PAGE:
I love making dinner. Food is my thing, so I’m happy to mess around in the kitchen whenever, but I look at dinner prep as an opportunity for a tiny slice of me time.
When I’m dying for a break in the day, I let everyone know that leaving me alone in the kitchen briefly will get us all to the table faster. Then I gather my ingredients, make myself a drink (sometimes iced coffee, sometimes wine), and catch up on podcasts while I chop and sauté. It’s lovely.
I know dinner prep is not every parent’s favorite time of the day, so I came up with a list of essential dinner-making podcasts for everyone from the serious home cook to folks who’d rather be ordering take out.
Shoo your family out of the kitchen, pour yourself a tasty beverage, and cue up one of these. You may find yourself opting for dinner duty more often.
If you want to relax while you prep, I suggest:
The Splendid Table began as a Minnesota Public Radio show in 1994. It’s hosted by Lynne Rossetto Kasper, food writer and cooking instructor, whose cookbook “The Splendid Table” won both the James Beard and Julia Child Cookbook of the Year Awards.
This podcast is kind of the thing that got me cooking dinner for my family after our first baby was born. We started listening to it as background noise to the fussiest time of our parenting day: the dinner hour.
Slow paced and relaxing, we found it soothing to listen to knowledgeable folks discuss cooking delicious food, even if we weren’t doing much of it ourselves. But it was so entertaining, we got hooked. We started listening religiously and eventually even tried some of the recipes.
Ms. Kasper sounds like your grandmother’s stylish friend who wears a ton of jewelry and knows everything about everything. During each episode she talks with a food professional (chefs, cookbook writers, restaurateurs) then takes calls from the listening audience and answers cooking questions.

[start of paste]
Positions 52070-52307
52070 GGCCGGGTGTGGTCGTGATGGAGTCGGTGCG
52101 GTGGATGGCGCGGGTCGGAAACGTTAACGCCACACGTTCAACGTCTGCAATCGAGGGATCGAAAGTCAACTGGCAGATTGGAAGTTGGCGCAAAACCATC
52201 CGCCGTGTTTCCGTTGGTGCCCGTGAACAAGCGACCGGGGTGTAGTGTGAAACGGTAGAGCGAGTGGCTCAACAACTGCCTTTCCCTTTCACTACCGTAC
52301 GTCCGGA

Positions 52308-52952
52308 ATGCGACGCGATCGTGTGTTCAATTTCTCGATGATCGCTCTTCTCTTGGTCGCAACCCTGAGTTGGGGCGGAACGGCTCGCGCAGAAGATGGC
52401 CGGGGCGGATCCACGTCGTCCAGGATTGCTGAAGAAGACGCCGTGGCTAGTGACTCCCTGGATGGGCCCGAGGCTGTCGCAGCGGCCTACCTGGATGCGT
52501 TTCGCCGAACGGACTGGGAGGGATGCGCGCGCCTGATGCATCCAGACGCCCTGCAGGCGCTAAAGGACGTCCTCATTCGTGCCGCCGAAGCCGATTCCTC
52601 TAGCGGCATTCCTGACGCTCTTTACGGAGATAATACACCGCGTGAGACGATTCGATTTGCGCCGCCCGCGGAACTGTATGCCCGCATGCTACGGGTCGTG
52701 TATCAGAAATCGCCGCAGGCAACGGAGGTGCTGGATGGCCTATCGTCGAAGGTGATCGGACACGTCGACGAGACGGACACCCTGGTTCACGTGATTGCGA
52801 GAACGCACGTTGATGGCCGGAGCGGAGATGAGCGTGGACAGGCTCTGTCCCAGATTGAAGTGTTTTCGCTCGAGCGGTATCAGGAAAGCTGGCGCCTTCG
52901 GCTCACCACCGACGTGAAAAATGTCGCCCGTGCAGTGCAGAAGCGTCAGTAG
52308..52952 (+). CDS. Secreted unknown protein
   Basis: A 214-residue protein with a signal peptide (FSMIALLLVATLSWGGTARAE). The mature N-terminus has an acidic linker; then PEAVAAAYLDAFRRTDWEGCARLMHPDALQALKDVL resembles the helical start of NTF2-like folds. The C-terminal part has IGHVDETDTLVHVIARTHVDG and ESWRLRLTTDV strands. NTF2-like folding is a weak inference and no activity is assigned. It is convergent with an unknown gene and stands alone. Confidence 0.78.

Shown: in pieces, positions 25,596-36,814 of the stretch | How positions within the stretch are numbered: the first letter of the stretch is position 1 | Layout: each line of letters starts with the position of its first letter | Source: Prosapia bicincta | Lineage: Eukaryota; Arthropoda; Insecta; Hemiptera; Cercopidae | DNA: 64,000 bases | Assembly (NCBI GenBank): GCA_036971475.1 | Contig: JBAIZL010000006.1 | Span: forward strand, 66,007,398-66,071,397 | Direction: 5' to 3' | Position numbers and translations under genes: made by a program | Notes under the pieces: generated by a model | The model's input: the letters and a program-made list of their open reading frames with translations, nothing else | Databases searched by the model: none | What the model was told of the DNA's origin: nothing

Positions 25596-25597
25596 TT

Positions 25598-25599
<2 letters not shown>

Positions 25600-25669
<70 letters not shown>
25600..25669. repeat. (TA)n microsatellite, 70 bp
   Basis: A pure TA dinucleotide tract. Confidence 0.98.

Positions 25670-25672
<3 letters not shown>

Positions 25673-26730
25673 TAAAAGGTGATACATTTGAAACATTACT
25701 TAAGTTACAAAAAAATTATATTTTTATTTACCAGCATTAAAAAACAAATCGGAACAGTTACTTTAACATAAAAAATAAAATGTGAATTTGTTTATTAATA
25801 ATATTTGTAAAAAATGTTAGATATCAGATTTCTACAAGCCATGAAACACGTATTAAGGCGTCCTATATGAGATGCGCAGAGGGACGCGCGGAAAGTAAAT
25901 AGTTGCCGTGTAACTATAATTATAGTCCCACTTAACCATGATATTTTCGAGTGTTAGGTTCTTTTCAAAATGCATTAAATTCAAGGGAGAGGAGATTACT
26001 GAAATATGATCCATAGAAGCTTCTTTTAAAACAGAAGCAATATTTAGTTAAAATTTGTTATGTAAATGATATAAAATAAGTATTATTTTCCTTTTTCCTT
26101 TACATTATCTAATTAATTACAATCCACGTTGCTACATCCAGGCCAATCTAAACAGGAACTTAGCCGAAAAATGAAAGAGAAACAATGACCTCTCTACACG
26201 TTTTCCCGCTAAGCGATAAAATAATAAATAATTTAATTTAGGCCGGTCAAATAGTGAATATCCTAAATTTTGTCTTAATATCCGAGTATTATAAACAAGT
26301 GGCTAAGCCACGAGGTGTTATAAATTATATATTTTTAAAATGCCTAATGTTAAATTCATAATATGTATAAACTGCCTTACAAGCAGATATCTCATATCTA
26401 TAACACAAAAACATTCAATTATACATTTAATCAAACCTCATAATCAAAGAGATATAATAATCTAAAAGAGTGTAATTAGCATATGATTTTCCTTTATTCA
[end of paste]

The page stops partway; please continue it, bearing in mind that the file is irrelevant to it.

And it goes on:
My favorite segment is always “Stump the Chef,” wherein callers give her three ingredients and she comes up with a dish using all of them. Got only pickles, some yogurt, and a carrot in your fridge? She can tell you how to make dinner with it.
Bonus: guest dispatches from Jane and Micheal Stern, authors of the “Roadfood” books and website, sharing their latest delicious discoveries from the highways and byways of America. I need that job.
If you’re a home cook who can’t get enough of food blogs, try:
More of what you already love (or should check out, immediately) from the ultimate cooking website, food52. Hosted by Kenzi Wilbur with many special guests, Burnt Toast features recipes, conversations, interviews, and more. I recommend starting with the January 13, 2016 episode: When Kids, Parents, and Grandparents Predict the Future of Food.
If you’re looking for smart and inspiring food-centered conversation with cool creatives I recommend:
3 | The Food Seen
This is my current favorite podcast for any activity. Hosted by photographer Michael Harlan Turkell, it explores the ways food, art, and design intersect in the modern world. Often a discussion between Turkell and a chef, photographer, food stylist, or designer, the episodes focus on a single topic but the discussions take off in sometimes unexpected directions. The guests are hip and engaging and I feel like I always come away with a new idea. I recommend starting with Episode 271: Maple Syrup.
Maybe you couldn’t care less about food blogs or celebrity chef fanatics, and just want to tune into something entirely different while you (reluctantly) cook. If so, I humbly suggest the following. Both have taken me through long hours of recipe testing. Also excellent listening while washing dishes or other general kitchen cleaning drudgery!
If you need a laugh, I suggest:
Comedians and writers Paul Scheer, June Diane Raphael and Jason Mantzoukas take listener suggestions of horrible movies, watch them, and report back with hilarious, and NSFK (not safe for kids) reviews and commentary. Ludicrously entertaining.
I suggest starting with Episode 109: Face Off: LIVE! And don’t forget the earbuds.
If you’re looking to lose yourself in something absorbing and don’t mind being mildly creeped out, try:
6 | Lore
Writer Aaron Mahnke explores the true stories behind creepy urban legends, and vice versa. I’ve lost myself mid-chop listening to this. Start with Episode 19: Bite Marks. And watch your fingers.